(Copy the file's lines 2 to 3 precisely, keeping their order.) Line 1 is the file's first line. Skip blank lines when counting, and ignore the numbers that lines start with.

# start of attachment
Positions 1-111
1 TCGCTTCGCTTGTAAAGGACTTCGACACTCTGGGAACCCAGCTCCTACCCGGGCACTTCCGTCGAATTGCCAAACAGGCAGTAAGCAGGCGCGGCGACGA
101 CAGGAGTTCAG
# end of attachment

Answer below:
1 TCGCTTCGCTTGTAAAGGACTTCGACACTCTGGGAACCCAGCTCCTACCCGGGCACTTCCGTCGAATTGCCAAACAGGCAGTAAGCAGGCGCGGCGACGA
101 CAGGAGTTCAG